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Sweet Cicely

( Originally Published 1933 )



Umbelliferae Perennial

The sweet cicely is native to the mountains of Savoy, and has become naturalized in England, Scotland, and Ireland.

Stem. The stems are hairy, marked with longitudinal lines, and are two to three feet high and one-quarter of an inch across.

Leaf. The leaves are fern-like, or tansy-like, much divided, each little division having its margins cut and being hairy.

Flower. The flowers are small, whitish, and polygamous in a strict compound umbel, two and one-half inches across, and with unequal rays of the typical umbelliferous flowers.

Seed. The seed is very long, about three-quarters of an inch, and narrow, strongly ribbed, and cleft.


Pliny referred to it, and Gerard mentioned it as did Parkinson, who said it gives a better taste to any other herb put with it. The root in wine was a remedy for spider bites, and also against the plague and pestilence. It is not grown much in the United States, nor is it mentioned by the early American writers.


The seeds, full of oil, have a pleasant taste and in olden times were crushed and used to scent and polish oaken floors and furniture. It had a certain vogue in the sixteenth and seventeenth centuries and was mentioned by Claude Mollet, but now is rarely cultivated in gardens.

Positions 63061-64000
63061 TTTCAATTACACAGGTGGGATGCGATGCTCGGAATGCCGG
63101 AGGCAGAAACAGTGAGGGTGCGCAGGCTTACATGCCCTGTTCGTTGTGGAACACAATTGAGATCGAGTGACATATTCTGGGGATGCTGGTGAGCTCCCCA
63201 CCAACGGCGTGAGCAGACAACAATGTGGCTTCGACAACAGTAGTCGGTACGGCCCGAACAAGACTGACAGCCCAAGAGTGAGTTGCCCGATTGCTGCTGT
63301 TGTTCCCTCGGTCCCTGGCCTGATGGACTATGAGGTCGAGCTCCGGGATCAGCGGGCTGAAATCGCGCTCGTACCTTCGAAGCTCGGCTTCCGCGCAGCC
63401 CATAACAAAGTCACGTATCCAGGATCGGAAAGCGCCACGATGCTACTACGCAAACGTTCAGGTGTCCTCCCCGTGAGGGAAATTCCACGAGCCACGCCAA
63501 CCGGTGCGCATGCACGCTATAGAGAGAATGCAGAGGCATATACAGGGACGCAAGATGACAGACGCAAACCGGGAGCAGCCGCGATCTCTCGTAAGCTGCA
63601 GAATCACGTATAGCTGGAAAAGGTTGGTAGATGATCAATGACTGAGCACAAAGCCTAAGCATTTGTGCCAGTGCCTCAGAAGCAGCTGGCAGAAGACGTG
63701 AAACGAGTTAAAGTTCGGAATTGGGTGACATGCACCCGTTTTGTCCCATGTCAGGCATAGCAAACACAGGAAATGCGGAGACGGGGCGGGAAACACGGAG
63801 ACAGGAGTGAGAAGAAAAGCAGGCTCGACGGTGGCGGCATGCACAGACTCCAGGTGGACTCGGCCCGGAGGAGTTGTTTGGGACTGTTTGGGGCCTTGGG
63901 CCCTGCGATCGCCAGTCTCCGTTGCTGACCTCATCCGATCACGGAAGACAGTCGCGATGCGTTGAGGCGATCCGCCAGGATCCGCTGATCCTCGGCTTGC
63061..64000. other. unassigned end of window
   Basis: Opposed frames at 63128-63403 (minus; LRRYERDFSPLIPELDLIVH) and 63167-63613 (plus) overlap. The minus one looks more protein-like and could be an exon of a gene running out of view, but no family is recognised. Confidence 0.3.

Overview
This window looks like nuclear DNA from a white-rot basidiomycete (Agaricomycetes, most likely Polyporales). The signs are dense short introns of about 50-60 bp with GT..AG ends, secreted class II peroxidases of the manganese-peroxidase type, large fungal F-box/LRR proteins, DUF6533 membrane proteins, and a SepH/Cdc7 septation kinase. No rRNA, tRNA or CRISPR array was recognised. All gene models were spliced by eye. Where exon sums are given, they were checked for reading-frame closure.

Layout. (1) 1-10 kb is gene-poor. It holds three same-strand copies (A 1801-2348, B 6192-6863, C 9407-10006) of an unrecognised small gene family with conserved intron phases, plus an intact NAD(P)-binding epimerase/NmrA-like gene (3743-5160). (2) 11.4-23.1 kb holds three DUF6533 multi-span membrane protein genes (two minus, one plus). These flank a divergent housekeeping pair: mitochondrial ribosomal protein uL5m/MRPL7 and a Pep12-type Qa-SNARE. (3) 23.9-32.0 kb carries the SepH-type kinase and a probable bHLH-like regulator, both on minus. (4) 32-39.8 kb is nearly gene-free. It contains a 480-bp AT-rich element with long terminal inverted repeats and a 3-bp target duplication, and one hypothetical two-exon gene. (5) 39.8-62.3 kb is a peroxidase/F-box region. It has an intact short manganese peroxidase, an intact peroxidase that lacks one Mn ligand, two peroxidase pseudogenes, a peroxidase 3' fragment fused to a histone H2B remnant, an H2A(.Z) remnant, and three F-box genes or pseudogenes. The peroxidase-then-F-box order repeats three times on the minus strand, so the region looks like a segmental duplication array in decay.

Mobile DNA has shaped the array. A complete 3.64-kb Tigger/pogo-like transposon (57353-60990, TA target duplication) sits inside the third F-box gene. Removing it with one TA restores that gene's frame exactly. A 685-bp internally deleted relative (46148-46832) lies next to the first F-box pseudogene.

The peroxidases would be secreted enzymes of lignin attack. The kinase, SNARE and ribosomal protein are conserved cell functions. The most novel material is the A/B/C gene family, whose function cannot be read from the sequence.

Food. The seeds are eaten fresh and green, and are sliced and put with other herbs to give them a better taste. In Savoy the seeds are infused into certain brandies, especially in the elixir des Chartreuse (the liqueur of the Grande Chartreuse), and its use seems to have come down from the gardens of the ancient solitary monks. Boulestin and Hill say its leaves are faintly flavored of anise, and that it is too weak to be of much use in the kitchen, while Miss Bardswell says they taste of paregoric and were formerly put into the salads, and Sturtevant says it has fallen into disuse in Europe.


According to Burr's "Field and Garden Vegetables of America," the seeds should be sown in the autumn, as they germinate better if they have been frozen. Once established the seedlings will yield abundantly, and thrive in almost any soil or situation. Our seed came from England, but our plants died the first summer. They are said, how-ever, to be quite hardy.

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